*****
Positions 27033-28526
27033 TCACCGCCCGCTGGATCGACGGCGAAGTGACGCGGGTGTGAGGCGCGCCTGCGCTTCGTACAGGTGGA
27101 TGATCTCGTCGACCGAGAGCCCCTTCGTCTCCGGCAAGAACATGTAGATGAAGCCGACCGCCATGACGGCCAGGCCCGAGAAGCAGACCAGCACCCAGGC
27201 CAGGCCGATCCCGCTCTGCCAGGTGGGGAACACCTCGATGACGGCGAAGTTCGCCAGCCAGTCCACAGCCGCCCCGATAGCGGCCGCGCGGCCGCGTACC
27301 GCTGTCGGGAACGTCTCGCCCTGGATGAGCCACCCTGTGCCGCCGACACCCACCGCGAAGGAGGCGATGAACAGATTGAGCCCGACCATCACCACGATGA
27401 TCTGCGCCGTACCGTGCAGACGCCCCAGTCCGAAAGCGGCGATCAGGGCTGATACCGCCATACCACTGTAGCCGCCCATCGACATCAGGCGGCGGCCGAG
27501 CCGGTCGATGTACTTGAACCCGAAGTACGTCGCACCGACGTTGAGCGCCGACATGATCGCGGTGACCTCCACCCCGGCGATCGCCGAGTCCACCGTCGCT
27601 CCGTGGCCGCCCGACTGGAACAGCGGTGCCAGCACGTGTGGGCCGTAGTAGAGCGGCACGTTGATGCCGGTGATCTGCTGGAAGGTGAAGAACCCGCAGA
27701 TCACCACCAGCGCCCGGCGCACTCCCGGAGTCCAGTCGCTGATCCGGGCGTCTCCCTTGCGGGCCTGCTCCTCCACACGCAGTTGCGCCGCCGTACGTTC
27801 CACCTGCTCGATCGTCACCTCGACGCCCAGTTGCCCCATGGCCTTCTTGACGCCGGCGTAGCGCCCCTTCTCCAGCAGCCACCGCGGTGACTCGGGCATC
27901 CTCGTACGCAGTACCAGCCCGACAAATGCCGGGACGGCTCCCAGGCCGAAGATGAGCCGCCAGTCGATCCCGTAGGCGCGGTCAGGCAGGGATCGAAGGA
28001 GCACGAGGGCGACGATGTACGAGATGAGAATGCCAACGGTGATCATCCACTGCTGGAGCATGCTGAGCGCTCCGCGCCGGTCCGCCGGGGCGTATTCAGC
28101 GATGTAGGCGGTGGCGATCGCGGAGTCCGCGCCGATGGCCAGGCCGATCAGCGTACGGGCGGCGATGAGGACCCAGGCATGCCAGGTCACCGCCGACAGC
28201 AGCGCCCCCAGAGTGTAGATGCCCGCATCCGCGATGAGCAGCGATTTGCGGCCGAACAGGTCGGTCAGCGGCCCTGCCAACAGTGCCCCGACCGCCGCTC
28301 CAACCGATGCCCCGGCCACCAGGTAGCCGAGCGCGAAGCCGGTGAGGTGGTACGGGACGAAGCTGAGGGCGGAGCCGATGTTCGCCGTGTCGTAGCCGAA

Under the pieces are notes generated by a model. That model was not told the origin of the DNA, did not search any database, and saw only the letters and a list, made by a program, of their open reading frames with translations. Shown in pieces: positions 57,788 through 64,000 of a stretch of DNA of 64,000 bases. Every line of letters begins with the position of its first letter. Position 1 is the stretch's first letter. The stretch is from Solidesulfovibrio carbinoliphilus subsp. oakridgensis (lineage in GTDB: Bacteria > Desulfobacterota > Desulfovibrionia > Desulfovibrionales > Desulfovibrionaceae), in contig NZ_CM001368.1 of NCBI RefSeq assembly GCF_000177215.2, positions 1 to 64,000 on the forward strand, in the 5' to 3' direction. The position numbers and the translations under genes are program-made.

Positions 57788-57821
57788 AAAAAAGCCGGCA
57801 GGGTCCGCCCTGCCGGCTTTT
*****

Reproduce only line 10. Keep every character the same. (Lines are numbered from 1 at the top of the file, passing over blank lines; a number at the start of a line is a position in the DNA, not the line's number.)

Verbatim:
27801 CACCTGCTCGATCGTCACCTCGACGCCCAGTTGCCCCATGGCCTTCTTGACGCCGGCGTAGCGCCCCTTCTCCAGCAGCCACCGCGGTGACTCGGGCATC